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Post-bankruptcy: Did a Star Tribune-Pioneer Press merger just get easier?

The U.S. Justice Department’s recent actions in Arkansas may smooth the way for a Strib-PiPress merger, if the two ownerships don’t want to buy out each other.
By David Brauer

The U.S. Justice Department’s recent actions in Arkansas may smooth the way for a Strib-PiPress merger, if the two ownerships don’t want to buy out each other.

As I’ve written previously, people have forecast a one-newspaper town at least since the Star Tribune moved into St. Paul in the mid-’80s. So prognostications should be choked down with a cube of salt, even amid the current crisis.

Still, a clue about how it might go down can be found in Arkansas, where earlier this month, the U.S. Justice Department all but waved a merger through.

In newspapering’s fat years, the feds had an interest in maintaining separate editorial voices. The Newspaper Preservation Act of 1970 encouraged so-called “joint operating agreements,” where business operations merged but dueling newsrooms remained.

Publishers could buy and close papers — and did — but in stalemate situations, a JOAs was the way to cut costs. According to the law, Justice Department fisking was required to assure that at least one paper was “in probable danger of financial failure.”

These days, that’s not a high bar; many analysts say the JOA hurdle is all but dead. I agree, and the Arkansas case is the clearest signpost I’ve seen.

Two companies, WEHCO Media and Stephens Media, have been beating each other to a pulp in the northwest part of the state.
According to Editor & Publisher’s Mark Fitzgerald, they agreed to merge several papers, with Stephens doing local news and WEHCO handling regional news and business operations.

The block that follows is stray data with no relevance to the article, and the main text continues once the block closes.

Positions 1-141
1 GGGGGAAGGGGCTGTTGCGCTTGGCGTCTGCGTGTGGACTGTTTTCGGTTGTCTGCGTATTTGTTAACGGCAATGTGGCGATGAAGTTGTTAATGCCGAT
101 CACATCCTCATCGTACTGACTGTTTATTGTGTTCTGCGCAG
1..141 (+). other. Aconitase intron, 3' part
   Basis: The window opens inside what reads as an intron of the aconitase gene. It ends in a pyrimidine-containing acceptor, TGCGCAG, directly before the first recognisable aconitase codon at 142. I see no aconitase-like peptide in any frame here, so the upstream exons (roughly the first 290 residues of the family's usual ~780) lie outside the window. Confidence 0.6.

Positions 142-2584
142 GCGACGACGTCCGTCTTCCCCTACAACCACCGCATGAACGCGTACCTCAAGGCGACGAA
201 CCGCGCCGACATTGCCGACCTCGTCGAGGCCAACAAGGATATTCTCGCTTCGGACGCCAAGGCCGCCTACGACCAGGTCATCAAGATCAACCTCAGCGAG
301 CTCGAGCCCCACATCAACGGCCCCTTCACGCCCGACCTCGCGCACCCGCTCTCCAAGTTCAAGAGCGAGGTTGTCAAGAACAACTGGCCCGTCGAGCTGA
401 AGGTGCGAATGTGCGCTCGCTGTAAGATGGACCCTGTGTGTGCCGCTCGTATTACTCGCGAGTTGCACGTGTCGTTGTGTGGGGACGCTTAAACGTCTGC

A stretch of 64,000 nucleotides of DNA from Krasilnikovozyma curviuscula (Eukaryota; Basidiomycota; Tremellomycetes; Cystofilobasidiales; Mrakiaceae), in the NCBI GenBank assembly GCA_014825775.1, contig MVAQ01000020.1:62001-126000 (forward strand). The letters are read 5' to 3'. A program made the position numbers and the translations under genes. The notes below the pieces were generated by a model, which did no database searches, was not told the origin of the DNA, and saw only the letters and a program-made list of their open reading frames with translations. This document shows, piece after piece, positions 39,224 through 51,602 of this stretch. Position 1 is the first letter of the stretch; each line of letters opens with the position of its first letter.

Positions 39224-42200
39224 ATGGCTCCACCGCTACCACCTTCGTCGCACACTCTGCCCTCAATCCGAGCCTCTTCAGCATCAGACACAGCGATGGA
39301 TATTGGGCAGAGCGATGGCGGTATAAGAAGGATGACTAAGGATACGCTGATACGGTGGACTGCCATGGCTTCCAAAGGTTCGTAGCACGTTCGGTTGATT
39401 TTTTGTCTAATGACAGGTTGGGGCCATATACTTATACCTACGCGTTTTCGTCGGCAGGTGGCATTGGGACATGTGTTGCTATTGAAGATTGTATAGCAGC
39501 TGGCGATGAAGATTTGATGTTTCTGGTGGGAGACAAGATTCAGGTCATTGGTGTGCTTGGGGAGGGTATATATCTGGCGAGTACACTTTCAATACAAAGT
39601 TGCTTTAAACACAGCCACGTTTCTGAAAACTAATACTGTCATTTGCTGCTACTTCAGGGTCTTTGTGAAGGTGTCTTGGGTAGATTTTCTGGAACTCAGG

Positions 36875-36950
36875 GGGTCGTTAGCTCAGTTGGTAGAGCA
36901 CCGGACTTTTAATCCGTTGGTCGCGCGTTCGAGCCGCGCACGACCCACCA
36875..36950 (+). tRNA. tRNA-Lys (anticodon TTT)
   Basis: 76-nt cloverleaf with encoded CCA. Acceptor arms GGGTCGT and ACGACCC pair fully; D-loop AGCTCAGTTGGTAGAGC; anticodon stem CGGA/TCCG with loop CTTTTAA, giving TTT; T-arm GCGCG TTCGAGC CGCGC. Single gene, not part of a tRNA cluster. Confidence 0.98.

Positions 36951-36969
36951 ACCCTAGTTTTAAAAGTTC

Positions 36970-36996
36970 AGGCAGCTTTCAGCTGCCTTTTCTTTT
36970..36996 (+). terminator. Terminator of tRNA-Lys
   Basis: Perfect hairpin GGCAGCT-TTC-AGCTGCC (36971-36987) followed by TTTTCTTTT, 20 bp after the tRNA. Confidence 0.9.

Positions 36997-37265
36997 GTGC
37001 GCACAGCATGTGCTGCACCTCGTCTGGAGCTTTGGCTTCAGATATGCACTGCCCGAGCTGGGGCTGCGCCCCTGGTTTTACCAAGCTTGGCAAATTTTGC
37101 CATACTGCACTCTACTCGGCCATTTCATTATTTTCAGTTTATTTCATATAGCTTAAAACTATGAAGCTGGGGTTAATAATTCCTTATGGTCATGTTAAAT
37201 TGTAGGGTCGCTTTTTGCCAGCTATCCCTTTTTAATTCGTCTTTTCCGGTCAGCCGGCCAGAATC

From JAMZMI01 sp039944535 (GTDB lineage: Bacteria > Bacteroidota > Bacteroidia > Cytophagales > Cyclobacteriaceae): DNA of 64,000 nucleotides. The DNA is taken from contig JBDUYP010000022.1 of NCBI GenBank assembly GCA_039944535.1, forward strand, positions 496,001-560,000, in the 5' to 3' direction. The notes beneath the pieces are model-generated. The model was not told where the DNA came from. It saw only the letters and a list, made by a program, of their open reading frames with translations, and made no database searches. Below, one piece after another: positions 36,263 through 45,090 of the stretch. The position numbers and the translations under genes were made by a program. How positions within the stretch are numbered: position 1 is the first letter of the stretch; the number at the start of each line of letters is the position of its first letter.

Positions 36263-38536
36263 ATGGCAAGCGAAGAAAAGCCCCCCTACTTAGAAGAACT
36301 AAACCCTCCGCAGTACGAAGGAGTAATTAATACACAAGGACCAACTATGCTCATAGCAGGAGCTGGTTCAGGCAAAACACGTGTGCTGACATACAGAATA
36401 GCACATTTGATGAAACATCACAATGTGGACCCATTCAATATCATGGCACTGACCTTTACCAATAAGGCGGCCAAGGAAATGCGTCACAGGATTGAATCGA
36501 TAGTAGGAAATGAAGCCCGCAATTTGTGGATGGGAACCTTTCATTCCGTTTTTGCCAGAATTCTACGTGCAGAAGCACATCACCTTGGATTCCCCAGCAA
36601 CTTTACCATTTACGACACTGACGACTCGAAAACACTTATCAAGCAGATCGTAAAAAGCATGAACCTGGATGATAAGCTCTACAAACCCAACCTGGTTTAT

The Justice Department’s only requirement: Stephens must try to sell its papers. With takers unlikely, the combo goes through.

Locally, this removes a lot of uncertainty should
the Strib and PiPress want to merge (though the Arkansas folks aren’t sure how much time Justice wants to elapse).

While I’m sure the Strib’s creditors would love to sell, so far PiPress’ debt-saddled owners MediaNews Group haven’t bought. (The scuttlebutt is that MediaNews CEO Dean Singleton would drive an excruciating bargain.)

Bankruptcy obviously stopped any deal — though in Chapter 11 the Strib redid several Teamsters contracts that makes it easier to take over joint printing, perhaps as soon as next year. These “operating efficiencies” (which already include some joint delivery) could be as far as the ownerships go. But if they want to go further — and neither wants to fork over badly needed cash — a merger is now that much easier.

Of course, any analogy has its break-downs. Paradoxically, the Strib may not be considered “failing” once reorganization is approved — especially with outgoing CEO Chris Harte proclaiming the paper’s newfound health. The PiPress might be sicker, though MediaNews and publisher Guy Gilmore have gone out of their way to deny that.

Time may solve this particular problem, if (when?) the newspapering economy continues to tank. Could you see the PiPress covering St. Paul and the east metro (“local”) with the Strib doing everywhere else (“regional”)?

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As I’ve also noted before, I could even see two titles (under one owner) surviving, given geographic loyalties. It would be a sad day for journalists, readers and competition, but now, such a future is that much easier to imagine.